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What did the Commission on Race and Ethnic Disparities say on health?

BMJ 2021; 373 doi: https://doi.org/10.1136/bmj.n943 (Published 09 April 2021) Cite this as: BMJ 2021;373:n943

Opinion

Structural racism is a fundamental cause and driver of ethnic disparities in health

  1. Gareth Iacobucci
  1. The BMJ

A government commissioned review that found “no evidence of systemic or institutional racism” in the UK has been heavily criticised. Gareth Iacobucci examines what it said on health

In its much criticised report published on 31 March,1 the Commission on Race and Ethnic Disparities included a detailed chapter on health disparities. The commission said that it had identified challenges in obtaining consistent ethnicity data across different health conditions, but it based its findings on the available evidence.

What do the data on life expectancy show?

The report concluded that ethnic minority groups have better outcomes than the white population. It cited data from Scotland showing that life expectancy is generally higher in the larger ethnic minority populations than in the majority white Scottish group, particularly among people from Indian, Pakistani, and Chinese ethnic groups, and despite higher levels of deprivation.

Life expectancy data for England are not published, but the report noted that, in 2019, age standardised mortality rates were 26% lower in black and South Asian people than in white people, again despite higher deprivation. The commission said that there were limited data on healthy life expectancy by ethnicity, but it cited a paper from Scotland using 2011 census data which showed that, despite having longer life expectancy than white people, women from Pakistani and Indian ethnic groups had a shorter healthy life expectancy.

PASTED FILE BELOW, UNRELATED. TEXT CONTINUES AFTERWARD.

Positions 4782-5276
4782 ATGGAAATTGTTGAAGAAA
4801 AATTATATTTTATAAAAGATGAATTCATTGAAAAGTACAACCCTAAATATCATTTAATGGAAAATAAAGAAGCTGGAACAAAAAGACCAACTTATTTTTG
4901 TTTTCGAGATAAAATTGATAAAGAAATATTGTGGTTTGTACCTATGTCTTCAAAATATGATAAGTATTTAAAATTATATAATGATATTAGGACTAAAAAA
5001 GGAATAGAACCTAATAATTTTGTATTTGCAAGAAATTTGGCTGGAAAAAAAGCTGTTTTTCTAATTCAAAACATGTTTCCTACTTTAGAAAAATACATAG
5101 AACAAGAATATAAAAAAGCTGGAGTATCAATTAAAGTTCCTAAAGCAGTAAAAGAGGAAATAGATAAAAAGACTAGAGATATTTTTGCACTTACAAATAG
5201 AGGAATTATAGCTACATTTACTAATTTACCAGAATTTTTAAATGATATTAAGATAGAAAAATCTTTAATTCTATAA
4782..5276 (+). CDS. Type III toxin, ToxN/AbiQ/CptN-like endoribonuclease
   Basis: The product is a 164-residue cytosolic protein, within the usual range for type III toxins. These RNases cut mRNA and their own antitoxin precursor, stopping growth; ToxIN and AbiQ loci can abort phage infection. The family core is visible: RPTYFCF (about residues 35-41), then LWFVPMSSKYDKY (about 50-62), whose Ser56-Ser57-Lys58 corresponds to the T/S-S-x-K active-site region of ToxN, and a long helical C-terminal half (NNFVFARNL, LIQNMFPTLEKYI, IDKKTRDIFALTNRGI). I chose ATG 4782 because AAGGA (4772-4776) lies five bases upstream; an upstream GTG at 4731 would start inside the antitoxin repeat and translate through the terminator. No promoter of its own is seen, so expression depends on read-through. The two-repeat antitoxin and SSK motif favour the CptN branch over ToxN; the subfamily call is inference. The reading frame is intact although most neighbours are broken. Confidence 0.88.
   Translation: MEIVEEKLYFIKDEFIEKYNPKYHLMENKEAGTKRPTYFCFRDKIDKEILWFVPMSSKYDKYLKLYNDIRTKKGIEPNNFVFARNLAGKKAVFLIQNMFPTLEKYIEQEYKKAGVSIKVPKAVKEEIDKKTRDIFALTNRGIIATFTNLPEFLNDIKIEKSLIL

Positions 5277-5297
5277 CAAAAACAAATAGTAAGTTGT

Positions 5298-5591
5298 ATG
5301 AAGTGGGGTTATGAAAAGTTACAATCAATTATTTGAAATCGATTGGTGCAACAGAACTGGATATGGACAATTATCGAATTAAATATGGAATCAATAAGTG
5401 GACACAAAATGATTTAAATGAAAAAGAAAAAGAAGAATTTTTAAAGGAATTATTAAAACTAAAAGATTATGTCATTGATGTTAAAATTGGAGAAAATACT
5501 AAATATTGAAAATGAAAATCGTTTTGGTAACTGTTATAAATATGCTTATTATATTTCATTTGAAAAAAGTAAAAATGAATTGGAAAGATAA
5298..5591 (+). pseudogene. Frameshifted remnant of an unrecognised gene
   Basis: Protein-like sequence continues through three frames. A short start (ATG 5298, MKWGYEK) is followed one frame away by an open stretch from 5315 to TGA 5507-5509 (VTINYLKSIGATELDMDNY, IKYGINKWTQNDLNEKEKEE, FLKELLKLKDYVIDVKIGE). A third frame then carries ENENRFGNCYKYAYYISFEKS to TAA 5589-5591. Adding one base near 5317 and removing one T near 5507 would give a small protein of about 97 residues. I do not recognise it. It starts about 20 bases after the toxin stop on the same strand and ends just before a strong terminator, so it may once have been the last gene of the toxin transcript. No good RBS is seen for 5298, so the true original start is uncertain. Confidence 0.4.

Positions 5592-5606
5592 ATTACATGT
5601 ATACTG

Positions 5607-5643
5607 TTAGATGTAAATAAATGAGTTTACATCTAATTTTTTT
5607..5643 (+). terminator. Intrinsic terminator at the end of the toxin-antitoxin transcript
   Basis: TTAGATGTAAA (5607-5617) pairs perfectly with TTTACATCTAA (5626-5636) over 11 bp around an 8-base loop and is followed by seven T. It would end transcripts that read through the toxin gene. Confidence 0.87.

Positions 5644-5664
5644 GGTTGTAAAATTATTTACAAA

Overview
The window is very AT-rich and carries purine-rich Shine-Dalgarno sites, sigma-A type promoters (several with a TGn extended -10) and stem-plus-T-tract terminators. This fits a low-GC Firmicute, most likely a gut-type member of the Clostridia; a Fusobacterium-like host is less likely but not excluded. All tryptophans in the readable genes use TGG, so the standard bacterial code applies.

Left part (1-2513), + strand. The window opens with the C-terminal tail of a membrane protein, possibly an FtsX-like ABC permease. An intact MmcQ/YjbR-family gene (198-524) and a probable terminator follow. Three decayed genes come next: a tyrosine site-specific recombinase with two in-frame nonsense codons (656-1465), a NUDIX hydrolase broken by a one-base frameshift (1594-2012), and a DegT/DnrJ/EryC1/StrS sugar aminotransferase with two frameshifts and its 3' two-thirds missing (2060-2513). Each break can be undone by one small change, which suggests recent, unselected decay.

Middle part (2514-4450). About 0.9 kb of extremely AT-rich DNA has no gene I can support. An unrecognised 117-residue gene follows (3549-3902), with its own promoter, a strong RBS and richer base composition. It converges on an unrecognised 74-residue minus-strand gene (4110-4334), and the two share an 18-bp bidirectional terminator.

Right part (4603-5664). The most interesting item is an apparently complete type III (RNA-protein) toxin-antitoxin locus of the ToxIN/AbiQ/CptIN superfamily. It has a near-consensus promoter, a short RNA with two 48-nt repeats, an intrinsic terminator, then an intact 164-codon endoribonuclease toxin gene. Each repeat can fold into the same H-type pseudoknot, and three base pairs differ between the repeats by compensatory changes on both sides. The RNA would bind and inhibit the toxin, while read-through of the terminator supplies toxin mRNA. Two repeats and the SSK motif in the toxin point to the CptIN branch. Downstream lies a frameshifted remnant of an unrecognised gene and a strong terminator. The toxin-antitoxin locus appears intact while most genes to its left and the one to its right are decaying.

What did the report say about disparities in covid-19?

The commission highlighted reports from the government’s race disparity unit,23 which concluded that most of the increased risk of infection and death from covid-19 among people from ethnic minorities was explained by socioeconomic factors and that inequalities in outcomes “are driven by risk of infection, as opposed to ethnicity alone being a risk factor.”

But writing in the Guardian,4 Michael Marmot, global expert on inequalities, argued that this ignored the role that structural racism plays, as highlighted in his 2020 report.5 Marmot acknowledged that the “shockingly high” covid-19 mortality rates among black, Bangladeshi, Pakistani, and Indian people in Britain “can be attributed to living in deprived areas, crowded housing, and being more exposed to the virus at work and at home,” but he argued that “these conditions are themselves the result of longstanding inequalities and structural racism.”

What else did it say on socioeconomic disparities?

The commission noted that Marmot’s landmark 2010 review on health inequalities found variations by ethnic minorities but “did not answer why the social determinants of health are unequally distributed between different racial and ethnic groups.”